Premier Mark McGowan and Opposition Leader Zak Kirkup went head-to-head on Thursday night in the only televised debate of the 2021 Western Australian election campaign.

The debate, hosted by Tim McMillan and broadcast live on Seven’s Flashpoint program, ran for 40 minutes. In total, the two major party leaders – McGowan representing Labor and Kirkup representing the Liberals – were asked only six questions (plus follow-ups) by the panel, which featured Geof Parry and Jessica Page of Seven News, as well as Peter Law, the state political editor of The West Australian.

Of the six questions posed to the leaders, three related to COVID-19, healthcare and state border closures. The leaders were not asked about climate change, homelessness, public transport, education, police or the justice system.

The debate took place in unusual circumstances, with Liberal Party leader Zak Kirkup having already conceded the election, 16 days before election day itself. Kirkup’s concession followed a horrendous Newspoll result for the Liberals, who polled just 23% of the primary vote and 32% of the two-party-preferred vote.

From the very beginning, subtle differences between the leaders presented themselves on screen. McGowan opted for a red tie, while Kirkup, demonstrating his modernity, wore no tie at all. McGowan could be seen reading his opening address from a sheet of paper, whereas Kirkup, requiring no notes, kept eye contact with the camera.

McGowan’s opening address focused on his government’s achievements, claiming that his government “made TAFE affordable again,” and “finally secured [Western Australia’s] fair share of the GST,” as well as bringing the state back to a budget surplus. McGowan also promised to “expand high-tech manufacturing” and build a new women’s and babies’ hospital, while also pledging to upgrade existing hospitals.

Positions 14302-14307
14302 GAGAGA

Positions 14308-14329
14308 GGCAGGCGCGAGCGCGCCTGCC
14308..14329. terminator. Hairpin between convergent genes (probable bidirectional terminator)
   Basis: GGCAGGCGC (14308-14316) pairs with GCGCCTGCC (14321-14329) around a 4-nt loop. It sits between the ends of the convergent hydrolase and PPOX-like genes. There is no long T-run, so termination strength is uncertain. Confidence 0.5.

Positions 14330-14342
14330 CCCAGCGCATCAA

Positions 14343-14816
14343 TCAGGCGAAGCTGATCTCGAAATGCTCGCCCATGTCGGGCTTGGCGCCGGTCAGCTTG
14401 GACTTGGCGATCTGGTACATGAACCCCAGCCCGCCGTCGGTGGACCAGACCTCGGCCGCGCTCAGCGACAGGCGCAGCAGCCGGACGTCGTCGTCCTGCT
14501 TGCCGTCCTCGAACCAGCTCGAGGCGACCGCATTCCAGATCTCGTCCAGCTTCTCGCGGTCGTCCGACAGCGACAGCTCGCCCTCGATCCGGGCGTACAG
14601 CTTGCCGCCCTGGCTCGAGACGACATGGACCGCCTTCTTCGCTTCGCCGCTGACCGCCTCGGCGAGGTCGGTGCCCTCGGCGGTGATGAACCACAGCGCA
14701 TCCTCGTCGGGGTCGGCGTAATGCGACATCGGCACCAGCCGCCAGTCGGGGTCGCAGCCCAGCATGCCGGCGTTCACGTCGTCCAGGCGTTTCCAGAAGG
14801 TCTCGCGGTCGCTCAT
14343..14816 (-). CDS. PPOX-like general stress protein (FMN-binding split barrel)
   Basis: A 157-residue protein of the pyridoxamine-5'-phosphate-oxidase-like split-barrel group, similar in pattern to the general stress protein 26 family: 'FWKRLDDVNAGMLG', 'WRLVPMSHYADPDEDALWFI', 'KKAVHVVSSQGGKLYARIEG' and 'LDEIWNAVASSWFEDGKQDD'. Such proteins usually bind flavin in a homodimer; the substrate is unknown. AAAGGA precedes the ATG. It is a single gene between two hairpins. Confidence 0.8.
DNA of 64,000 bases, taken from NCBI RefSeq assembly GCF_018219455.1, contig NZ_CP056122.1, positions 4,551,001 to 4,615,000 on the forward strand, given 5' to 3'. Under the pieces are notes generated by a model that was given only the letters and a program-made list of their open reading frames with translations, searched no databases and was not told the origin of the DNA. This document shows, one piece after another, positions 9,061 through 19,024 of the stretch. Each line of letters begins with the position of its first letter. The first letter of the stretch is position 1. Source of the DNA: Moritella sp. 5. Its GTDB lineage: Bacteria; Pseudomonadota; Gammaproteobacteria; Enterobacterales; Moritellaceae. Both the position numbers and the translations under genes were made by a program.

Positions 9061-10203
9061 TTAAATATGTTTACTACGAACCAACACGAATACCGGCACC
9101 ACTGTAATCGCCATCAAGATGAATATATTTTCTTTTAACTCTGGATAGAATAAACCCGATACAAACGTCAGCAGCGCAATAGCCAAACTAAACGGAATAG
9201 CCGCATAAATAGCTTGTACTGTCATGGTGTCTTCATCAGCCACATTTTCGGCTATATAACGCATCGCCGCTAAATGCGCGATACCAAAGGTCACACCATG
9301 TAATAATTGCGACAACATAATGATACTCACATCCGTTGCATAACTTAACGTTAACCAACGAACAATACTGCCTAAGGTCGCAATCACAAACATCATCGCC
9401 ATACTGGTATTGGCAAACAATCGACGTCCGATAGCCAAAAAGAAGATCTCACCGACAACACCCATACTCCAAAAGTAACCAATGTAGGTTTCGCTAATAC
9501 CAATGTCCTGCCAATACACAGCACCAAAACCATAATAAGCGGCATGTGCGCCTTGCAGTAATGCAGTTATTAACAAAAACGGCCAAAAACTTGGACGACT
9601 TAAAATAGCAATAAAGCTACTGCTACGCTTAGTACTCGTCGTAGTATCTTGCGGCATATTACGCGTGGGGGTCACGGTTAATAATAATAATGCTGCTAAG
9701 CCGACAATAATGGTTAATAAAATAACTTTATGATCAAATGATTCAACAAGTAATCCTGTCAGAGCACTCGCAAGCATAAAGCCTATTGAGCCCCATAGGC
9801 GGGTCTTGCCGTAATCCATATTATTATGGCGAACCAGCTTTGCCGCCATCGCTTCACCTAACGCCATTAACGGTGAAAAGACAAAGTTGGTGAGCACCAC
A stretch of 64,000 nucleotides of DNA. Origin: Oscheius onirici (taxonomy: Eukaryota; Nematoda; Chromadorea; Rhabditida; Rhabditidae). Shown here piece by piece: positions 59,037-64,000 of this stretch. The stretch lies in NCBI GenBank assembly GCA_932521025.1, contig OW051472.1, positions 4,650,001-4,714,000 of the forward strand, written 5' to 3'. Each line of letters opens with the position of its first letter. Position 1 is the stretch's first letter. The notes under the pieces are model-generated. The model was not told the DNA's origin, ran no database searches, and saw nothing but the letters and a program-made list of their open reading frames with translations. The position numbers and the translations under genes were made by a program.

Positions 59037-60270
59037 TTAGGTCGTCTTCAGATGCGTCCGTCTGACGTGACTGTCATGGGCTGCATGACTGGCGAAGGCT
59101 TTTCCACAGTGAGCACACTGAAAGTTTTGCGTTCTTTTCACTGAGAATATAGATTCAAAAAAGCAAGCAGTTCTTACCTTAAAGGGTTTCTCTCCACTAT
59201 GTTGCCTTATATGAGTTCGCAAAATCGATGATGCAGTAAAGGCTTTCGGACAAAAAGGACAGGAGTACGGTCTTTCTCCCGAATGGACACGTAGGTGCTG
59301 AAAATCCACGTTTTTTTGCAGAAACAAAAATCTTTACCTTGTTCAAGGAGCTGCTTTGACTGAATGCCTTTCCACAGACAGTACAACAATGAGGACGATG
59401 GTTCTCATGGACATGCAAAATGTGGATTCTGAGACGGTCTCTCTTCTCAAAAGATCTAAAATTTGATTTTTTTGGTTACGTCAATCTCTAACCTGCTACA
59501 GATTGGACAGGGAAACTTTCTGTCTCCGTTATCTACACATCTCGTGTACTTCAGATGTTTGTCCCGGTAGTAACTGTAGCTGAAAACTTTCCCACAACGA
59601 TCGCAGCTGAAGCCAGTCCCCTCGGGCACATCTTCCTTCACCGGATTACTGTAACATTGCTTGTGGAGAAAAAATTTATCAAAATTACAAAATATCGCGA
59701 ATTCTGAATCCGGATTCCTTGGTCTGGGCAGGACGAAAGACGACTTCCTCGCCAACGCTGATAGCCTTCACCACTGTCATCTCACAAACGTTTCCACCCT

Kirkup, seemingly resigned to the fact that Labor would almost certainly win the upcoming election, pitched the Liberal Party as a means by which to restrict Labor’s power in the legislature and hold the Labor government to account, rather than presenting the Liberals as an alternative government. Kirkup warned of the dangers of one party having total control of the parliament, repeatedly emphasising the need for “checks and balances” while urging West Australians to vote based on their local candidates, instead of focusing on party leaders.

Recent opinion polls have indicated that Labor may win a rare majority of seats in the Legislative Council, as well as a majority in the Legislative Assembly. McGowan, however, was reluctant to make any assumptions about the election result, and when asked whether a landslide victory would be bad for democracy, twice evaded the question.